sSummary <- add_model(sSummary, x, y, c("rf", "rpart", "treebag"), modelTag = "TreeBased", sampling = "down")
sSummary <- add_model(sSummary, x, y, c("svmLinear", "svmRadial", "svmPoly"), modelTag = "svmFamily")
```

`names(sSummary)`

```
## [1] "glm" "lda" "rpartScore"
## [4] "knn_tf2_Nonlinear" "nnet_tf2_Nonlinear" "qda_tf2_Nonlinear"
## [7] "rf_TreeBased" "rpart_TreeBased" "treebag_TreeBased"
## [10] "svmLinear_svmFamily" "svmRadial_svmFamily" "svmPoly_svmFamily"
```

In this case, we notice that each model fit is labeled “modelname_modelTag.” The *modelTag* will be useful when we want to visualize results by the four main categories provided in this package (linear, nonlinear, tree-based, support vector machines).

`suggest_auc`

and `suggest_accuracy`

Users can easily visualize performance with a single line of code and have the option of viewing average training time for a single tuning. Options with and without time are presented below.

`suggest_auc(sSummary)`

`suggest_auc(sSummary, time = TRUE)`

If a user wishes to select specific models to compare, they can leverage *modelTag*. Once *modelTag* is added, it only includes the model fits that includes *modelTag* in the name.

`suggest_auc(sSummary, time = TRUE, "TreeBased")`

Users can also indicate model names to *grep* the models for comparison. The following code grabs any model fits that include “glm” or “Tree.”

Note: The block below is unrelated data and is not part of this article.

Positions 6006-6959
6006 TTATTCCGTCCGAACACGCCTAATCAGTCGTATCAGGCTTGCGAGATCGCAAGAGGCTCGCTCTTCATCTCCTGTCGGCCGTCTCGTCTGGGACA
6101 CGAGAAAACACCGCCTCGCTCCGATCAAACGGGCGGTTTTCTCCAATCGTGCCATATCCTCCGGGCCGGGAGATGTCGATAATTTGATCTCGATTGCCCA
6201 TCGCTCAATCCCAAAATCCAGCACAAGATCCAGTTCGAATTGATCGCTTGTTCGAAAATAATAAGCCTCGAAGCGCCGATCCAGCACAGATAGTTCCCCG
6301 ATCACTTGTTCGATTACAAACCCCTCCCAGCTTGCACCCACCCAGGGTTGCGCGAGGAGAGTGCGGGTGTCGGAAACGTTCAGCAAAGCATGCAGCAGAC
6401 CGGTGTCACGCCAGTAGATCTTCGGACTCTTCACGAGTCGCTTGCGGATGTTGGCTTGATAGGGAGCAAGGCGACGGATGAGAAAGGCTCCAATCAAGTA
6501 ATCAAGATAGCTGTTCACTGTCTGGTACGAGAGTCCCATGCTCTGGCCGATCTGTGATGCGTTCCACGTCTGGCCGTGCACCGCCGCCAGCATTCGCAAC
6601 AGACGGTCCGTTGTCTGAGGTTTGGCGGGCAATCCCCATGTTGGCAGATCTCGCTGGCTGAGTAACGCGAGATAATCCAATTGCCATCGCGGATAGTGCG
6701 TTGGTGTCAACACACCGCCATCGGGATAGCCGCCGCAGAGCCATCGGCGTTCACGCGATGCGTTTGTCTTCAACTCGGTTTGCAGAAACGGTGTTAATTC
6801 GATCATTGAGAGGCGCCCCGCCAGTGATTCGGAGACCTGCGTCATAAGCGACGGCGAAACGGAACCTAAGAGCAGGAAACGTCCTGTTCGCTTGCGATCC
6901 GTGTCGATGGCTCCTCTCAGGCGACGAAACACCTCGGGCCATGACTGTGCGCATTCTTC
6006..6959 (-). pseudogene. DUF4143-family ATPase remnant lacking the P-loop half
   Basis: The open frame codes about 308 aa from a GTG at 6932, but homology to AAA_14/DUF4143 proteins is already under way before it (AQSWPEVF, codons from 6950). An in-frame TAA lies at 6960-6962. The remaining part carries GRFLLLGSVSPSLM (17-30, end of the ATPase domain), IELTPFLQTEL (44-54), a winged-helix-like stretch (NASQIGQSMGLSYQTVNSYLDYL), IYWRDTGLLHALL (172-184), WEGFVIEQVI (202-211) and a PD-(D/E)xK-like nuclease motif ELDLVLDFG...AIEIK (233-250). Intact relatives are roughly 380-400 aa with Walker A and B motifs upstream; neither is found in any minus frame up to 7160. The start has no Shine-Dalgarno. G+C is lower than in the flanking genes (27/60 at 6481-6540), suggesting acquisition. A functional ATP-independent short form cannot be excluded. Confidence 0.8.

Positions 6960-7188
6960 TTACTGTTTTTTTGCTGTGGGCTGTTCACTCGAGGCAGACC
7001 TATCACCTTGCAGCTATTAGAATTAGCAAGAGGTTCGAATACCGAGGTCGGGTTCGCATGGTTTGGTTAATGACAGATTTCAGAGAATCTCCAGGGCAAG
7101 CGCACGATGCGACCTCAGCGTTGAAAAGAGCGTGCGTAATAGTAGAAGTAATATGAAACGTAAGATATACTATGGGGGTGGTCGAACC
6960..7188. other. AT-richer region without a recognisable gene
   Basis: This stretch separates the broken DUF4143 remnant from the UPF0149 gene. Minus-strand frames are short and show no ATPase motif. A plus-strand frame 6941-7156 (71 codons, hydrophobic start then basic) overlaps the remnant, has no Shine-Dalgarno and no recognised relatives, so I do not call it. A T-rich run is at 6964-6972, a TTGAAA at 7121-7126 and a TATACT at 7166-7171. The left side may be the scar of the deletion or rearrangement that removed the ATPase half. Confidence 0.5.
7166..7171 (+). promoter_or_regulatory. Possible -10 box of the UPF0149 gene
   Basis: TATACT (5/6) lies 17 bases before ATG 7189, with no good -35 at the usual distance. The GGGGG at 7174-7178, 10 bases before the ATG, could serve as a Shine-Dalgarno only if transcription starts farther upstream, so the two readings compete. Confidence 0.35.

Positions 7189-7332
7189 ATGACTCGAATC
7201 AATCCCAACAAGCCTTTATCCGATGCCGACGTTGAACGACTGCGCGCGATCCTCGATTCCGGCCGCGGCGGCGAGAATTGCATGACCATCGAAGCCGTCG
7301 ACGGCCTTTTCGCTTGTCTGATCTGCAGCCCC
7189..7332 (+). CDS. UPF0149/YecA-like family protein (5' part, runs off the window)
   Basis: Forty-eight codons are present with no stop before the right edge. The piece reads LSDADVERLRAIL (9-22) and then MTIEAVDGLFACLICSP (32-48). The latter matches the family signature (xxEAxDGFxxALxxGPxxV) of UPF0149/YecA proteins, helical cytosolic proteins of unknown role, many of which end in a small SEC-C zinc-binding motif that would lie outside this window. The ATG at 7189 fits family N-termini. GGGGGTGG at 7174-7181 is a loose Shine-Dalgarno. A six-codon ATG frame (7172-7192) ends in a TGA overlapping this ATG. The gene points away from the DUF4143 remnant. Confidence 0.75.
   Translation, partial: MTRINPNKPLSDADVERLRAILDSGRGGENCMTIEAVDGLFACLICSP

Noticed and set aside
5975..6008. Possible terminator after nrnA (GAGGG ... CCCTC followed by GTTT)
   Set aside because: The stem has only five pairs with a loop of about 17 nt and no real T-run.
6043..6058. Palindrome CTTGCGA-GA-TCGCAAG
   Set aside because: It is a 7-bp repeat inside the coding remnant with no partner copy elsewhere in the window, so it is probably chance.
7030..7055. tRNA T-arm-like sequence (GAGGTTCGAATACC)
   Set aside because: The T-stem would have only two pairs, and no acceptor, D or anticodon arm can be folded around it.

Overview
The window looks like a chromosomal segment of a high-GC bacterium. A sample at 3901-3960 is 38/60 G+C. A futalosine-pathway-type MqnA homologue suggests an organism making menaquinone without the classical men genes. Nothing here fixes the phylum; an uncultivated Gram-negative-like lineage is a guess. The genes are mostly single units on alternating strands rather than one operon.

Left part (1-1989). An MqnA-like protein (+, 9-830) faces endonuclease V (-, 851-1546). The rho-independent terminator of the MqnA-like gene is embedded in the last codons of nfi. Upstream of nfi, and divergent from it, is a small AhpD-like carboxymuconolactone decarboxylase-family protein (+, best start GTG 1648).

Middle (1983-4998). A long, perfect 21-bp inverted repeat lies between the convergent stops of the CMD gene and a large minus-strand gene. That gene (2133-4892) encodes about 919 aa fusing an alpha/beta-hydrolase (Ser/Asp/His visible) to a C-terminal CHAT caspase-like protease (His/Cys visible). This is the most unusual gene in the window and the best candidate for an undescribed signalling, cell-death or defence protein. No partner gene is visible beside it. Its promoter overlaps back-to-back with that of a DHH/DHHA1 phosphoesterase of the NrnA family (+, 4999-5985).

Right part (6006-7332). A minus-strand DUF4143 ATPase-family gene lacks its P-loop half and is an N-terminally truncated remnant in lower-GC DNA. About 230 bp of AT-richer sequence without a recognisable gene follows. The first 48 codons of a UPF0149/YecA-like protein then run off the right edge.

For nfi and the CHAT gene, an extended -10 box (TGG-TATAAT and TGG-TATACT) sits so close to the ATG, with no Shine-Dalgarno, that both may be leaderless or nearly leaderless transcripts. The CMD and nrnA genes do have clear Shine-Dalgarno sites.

`suggest_auc(sSummary, time = TRUE, "glm|Tree")`

Users interested in visualizing accuracy and Kappa metrics can use the function `suggest_accuracy`

, which uses the same syntax and arguments as `suggest_auc`

above. As with `suggest_auc`

, time=TRUE will generate a training time chart. Here’s an example:

`suggest_accuracy(sSummary, "glm|Tree")`

`suggest_category`

With this function, users can get better understanding of caracteristics of each prediction model family. Users may also want to use *modelTag* to limit visualization to certain models. Example:

`suggest_category(sSummary, "nnet|knn|rf")`

`suggest_variable`

Some classification and regression models produce variable and importance indices based on their own algorithms. Weights and priorities are not always comparable across different model types, so average or median value from differnet models is not always useful and may be misleading. However, observing and comparing variable importance results can be very useful because we can check which variables are consistantly important across different models and which aren’t. This helps the analyst develop a deeper level of understanding of the caracteristic of each model and the problem itself. Users may wish to use *tag* to extract the models for comparison.